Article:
Law enforcement officers have to be capable of “enforcing” the law. In a worst-case threat scenario (deadly threat) they must be able to deliver deadly force—on target, capably and with minimal risk to innocent civilians in the area. That means landing fight-stopping accurate fire on an armed suspect who may be shooting back.
They must be able to do this. And yet, a large number of officers, sheriff deputies and agents of all sorts cannot do this or at least cannot do it well….
This is not a damning report on the failure of police firearms training program. This is a factual look at the reasons why many officers cannot shoot and how law enforcement can improve the performance of cops in armed encounters. The truth is that better and more realistic firearms training and higher competency standards equate to fewer officers getting killed in the line of duty.
Does an agency approach firearms training as a necessary evil required by the state or as the means by which it can insure the safety of officers? The question is that simple—is this done because the agency “has to” or because they understand that relevant and realistic training is the mechanism by which officers win or lose.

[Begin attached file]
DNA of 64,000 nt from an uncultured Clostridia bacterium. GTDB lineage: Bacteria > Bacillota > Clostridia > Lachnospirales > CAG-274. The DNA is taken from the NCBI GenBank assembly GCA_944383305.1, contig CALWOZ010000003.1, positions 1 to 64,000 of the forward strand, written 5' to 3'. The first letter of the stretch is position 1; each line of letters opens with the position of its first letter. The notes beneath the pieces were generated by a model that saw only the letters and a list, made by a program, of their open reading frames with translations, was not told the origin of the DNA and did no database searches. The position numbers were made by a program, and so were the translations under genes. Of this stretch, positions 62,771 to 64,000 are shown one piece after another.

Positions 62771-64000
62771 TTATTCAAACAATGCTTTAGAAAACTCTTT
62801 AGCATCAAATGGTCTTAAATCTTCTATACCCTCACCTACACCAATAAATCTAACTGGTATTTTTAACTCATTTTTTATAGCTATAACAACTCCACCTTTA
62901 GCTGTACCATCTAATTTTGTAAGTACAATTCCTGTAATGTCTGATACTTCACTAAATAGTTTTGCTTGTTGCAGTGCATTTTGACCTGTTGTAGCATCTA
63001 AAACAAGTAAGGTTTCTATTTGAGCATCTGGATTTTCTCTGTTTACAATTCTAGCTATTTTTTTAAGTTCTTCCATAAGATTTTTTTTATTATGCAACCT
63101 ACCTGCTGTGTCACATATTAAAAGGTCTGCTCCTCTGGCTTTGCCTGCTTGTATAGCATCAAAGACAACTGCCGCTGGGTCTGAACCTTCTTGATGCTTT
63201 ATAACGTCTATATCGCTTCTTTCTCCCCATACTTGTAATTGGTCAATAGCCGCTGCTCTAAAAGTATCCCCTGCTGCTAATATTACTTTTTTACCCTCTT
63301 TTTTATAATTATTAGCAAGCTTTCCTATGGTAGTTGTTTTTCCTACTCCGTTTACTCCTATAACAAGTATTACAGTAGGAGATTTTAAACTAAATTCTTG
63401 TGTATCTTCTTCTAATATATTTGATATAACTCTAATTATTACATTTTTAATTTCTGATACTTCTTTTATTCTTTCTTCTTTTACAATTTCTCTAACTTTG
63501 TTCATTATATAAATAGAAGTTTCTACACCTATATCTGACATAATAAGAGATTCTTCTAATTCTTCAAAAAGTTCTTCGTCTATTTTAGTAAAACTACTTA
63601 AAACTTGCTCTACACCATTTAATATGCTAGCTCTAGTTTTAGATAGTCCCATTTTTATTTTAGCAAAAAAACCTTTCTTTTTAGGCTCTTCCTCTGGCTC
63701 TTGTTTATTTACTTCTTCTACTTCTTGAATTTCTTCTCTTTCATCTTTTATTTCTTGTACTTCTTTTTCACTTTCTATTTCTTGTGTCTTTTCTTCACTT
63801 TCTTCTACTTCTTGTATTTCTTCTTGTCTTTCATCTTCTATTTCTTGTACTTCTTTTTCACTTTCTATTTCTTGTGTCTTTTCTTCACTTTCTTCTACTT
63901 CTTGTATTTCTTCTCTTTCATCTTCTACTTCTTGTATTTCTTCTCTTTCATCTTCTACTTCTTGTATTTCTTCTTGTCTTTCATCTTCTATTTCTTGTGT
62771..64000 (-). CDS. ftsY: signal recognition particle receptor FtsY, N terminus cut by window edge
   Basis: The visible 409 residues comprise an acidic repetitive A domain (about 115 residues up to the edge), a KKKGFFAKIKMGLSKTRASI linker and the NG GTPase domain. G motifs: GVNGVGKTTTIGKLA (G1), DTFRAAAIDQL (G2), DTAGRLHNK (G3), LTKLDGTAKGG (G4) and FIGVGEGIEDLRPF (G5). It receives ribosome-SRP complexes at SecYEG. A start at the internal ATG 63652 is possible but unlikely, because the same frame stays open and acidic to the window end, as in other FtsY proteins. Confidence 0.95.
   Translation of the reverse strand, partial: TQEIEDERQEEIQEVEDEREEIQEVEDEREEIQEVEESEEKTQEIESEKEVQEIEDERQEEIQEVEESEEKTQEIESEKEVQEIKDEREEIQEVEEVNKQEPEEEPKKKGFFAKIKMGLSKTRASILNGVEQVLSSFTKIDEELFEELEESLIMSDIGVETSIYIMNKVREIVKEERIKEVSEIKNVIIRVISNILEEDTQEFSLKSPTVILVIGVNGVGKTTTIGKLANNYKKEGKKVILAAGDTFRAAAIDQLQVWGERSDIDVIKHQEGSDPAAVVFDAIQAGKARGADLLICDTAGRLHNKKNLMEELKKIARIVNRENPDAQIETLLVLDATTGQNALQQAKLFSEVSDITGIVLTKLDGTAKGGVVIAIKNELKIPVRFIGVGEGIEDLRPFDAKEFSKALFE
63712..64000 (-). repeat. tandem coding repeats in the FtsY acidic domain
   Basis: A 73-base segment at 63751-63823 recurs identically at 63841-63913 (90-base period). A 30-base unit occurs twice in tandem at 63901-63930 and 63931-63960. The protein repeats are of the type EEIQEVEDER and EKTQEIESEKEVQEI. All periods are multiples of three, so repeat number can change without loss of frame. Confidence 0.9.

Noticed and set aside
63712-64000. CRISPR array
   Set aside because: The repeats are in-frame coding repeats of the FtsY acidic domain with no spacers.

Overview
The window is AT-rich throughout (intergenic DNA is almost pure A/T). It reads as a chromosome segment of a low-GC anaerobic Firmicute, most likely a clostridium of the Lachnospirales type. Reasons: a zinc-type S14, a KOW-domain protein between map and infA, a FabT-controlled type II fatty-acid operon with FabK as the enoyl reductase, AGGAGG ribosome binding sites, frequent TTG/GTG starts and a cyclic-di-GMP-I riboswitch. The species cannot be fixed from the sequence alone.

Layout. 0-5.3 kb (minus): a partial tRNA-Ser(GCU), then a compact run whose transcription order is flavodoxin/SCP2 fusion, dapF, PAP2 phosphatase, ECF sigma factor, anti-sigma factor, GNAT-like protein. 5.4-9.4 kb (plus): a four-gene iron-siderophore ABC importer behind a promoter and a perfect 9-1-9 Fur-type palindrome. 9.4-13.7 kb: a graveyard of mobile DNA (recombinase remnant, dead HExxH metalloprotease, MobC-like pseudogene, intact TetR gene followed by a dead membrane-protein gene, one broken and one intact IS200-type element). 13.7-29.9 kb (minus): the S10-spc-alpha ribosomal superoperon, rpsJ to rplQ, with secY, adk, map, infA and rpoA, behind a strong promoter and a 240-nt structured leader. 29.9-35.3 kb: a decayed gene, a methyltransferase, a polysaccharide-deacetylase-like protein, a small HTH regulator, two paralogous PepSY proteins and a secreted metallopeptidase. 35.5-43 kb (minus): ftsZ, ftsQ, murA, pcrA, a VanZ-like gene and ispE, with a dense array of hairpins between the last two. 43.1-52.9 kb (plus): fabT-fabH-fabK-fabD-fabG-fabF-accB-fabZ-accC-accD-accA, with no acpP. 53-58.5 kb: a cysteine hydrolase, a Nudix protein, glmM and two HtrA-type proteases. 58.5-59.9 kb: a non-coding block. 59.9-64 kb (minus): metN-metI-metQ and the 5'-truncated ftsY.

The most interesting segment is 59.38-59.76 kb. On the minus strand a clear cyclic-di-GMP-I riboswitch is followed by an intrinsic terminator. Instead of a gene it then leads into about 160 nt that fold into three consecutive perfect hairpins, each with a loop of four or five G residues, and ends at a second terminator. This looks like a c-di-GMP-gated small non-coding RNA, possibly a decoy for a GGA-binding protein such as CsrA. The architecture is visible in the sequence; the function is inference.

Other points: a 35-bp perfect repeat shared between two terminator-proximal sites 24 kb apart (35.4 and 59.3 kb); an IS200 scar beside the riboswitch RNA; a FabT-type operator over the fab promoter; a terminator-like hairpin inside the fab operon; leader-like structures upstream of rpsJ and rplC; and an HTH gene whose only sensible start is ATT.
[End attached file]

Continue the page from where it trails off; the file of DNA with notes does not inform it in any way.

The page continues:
So clear is the answer that it begs the question: Why wouldn’t you train? Two answers rear their ugly head: 1) The agency administrators were never “street cops,” and 2) money.
Bean-counting chiefs and agency administrators that never were true street cops don’t understand the need for relevant, realistic firearms training repeated on a regular basis. Some may even have the attitude that such training makes their officers “gun-happy” or more likely to draw and/or shoot. Sounds silly, but I once had a Chief tell me that an officer who had allowed a suspect armed with a butcher knife to slash across his body armor- clad chest and still didn’t shoot was a “hero.” Such administrators would rather officers tackle or Taser armed offenders rather than shoot.